By all accounts the event was positive, although I did not attend. I’ve been to mega-church revivals, one replete with Johnny Cash performing. It’s not who I am. Iowa City is the bastion of our state’s liberal elites, a group that includes many friends, but has proven ineffective in implementing the kinds of change needed to address our most significant shared environmental problems.

The presidential campaign of John Kerry, spouse of Teresa Heinz Kerry, scion of the Heinz ketchup family, gave rise to notions of liberal elites. Together the couple wrote a book titled This Moment on Earth: Today’s New Environmentalists and their Vision for the Future. While it was a New York Times bestseller, it did little to move the needle on climate action. It reinforced the idea that Kerry was of the East Coast liberal elite. Kerry’s campaign contributed to coalescence of a reactionary cult that eschewed all things liberal.

I don’t hear my liberal friends talking about this very much. In some ways, Kerry faded into the background in a male-dominated cultural environment that brought us Barack Obama, then Donald J. Trump.

R.F. Latta made a point on social media yesterday. “What liberals don’t understand about GOP reluctance to stand up to Trump is that conservatives fear the floodgates of culture change will burst open if they do and that will end of their way of life forever.” A similar sentiment is found in Lyz Lenz’ recent book God Land: A Story of Faith, Loss, and Renewal in Middle America in which she describes the male-dominated nature of white Evangelical churches. Rejection of Hillary Clinton as president was related to her female gender. Lenz wrote the 2016 election was an assertion of male power. Liberals must endeavor to understand the fears of conservative, evangelical Christians and others if we hope to avert the worst outcomes of the climate crisis.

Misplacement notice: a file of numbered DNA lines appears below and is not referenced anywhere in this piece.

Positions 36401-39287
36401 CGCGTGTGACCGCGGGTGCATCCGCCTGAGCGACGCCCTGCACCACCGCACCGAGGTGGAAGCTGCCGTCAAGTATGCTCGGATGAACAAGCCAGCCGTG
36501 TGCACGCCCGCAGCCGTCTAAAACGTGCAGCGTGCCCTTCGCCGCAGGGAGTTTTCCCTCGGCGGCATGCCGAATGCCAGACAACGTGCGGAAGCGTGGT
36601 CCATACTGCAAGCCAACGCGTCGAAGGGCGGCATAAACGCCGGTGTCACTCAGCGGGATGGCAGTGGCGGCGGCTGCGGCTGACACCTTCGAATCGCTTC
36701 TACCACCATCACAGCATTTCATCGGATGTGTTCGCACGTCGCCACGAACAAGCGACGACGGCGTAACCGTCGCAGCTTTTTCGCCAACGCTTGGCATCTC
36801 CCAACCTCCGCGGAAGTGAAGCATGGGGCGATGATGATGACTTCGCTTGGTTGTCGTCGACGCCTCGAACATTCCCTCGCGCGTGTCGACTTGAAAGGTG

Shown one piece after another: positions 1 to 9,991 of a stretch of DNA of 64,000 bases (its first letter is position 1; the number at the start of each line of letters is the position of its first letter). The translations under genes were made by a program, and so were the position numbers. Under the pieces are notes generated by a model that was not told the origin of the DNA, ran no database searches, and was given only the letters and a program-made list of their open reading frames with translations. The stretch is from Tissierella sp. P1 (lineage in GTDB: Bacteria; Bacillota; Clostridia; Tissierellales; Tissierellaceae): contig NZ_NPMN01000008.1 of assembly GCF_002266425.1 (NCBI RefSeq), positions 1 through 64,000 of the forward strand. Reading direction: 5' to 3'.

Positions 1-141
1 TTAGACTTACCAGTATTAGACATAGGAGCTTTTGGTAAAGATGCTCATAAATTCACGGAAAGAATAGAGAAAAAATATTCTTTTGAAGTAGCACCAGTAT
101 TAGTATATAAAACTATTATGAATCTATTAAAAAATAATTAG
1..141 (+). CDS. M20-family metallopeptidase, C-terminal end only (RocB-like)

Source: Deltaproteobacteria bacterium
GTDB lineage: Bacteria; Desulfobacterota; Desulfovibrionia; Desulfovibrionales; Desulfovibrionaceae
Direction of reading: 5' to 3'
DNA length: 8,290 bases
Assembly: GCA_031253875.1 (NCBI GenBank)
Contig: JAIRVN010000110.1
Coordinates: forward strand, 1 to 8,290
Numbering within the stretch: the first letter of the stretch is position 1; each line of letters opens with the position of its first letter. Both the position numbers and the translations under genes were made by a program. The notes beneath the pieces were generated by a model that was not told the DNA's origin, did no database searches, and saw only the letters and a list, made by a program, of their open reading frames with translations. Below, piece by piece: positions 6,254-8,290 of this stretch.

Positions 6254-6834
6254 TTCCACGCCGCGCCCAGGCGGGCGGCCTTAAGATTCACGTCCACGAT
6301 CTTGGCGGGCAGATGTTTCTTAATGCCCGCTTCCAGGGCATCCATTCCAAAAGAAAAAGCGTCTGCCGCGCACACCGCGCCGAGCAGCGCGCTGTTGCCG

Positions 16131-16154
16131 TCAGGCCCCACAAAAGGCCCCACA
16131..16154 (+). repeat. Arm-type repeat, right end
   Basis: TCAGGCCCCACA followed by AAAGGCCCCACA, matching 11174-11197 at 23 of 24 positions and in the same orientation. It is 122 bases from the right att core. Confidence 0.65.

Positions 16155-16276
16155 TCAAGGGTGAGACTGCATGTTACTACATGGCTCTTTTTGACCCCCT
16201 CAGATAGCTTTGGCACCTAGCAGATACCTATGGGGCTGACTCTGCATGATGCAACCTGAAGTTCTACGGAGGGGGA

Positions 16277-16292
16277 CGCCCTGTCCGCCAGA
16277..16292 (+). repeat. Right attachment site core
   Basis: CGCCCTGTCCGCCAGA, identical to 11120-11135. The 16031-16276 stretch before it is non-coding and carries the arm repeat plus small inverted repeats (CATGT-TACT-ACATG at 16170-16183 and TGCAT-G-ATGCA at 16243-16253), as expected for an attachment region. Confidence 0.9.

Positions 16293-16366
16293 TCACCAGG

Iowa City is home to Democrat Jean Lloyd-Jones, who along with Republican Maggie Tinsman, founded an organization called 50-50 in 2020, a “campaign school for women.” The organization has “a 10-year campaign with the goal of electing women to fill half the seats in the Iowa Legislature and half of Iowa’s Congressional delegation, and a woman Governor by 2020 – the 100th anniversary of women’s suffrage in this country.” The organization serves as an alternative to the churches of liberalism and conservatism. Jean and Maggie have kept the issue of moving women to a more prominent role in politics at the forefront of media attention. As Greta Thunberg’s visit to Iowa City fades into memory we need something similar for environmental issues.

We have some top drawer environmental activists in our area. I’m thinking of State Senators Rob Hogg and Joe Bolkcom, Mike Carberry, and members of the non-partisan 100 Grannies for a Livable Future. All of them would like nothing better than to bridge partisan divides to work on sustainable climate action. Without addressing conservative fears about liberalism, I don’t see how that can happen.

Yesterday’s climate strike was positive in many respects. The climate crisis will impact everyone so solutions must also include everyone. Otherwise, we could find ourselves kneeling at the altar of celebrity with nothing to show for it.

Categories
Environment Writing

Glorious Summer of 2019

Cherry Tomatoes

If August was a tough month, this summer has been one of the best in recent years.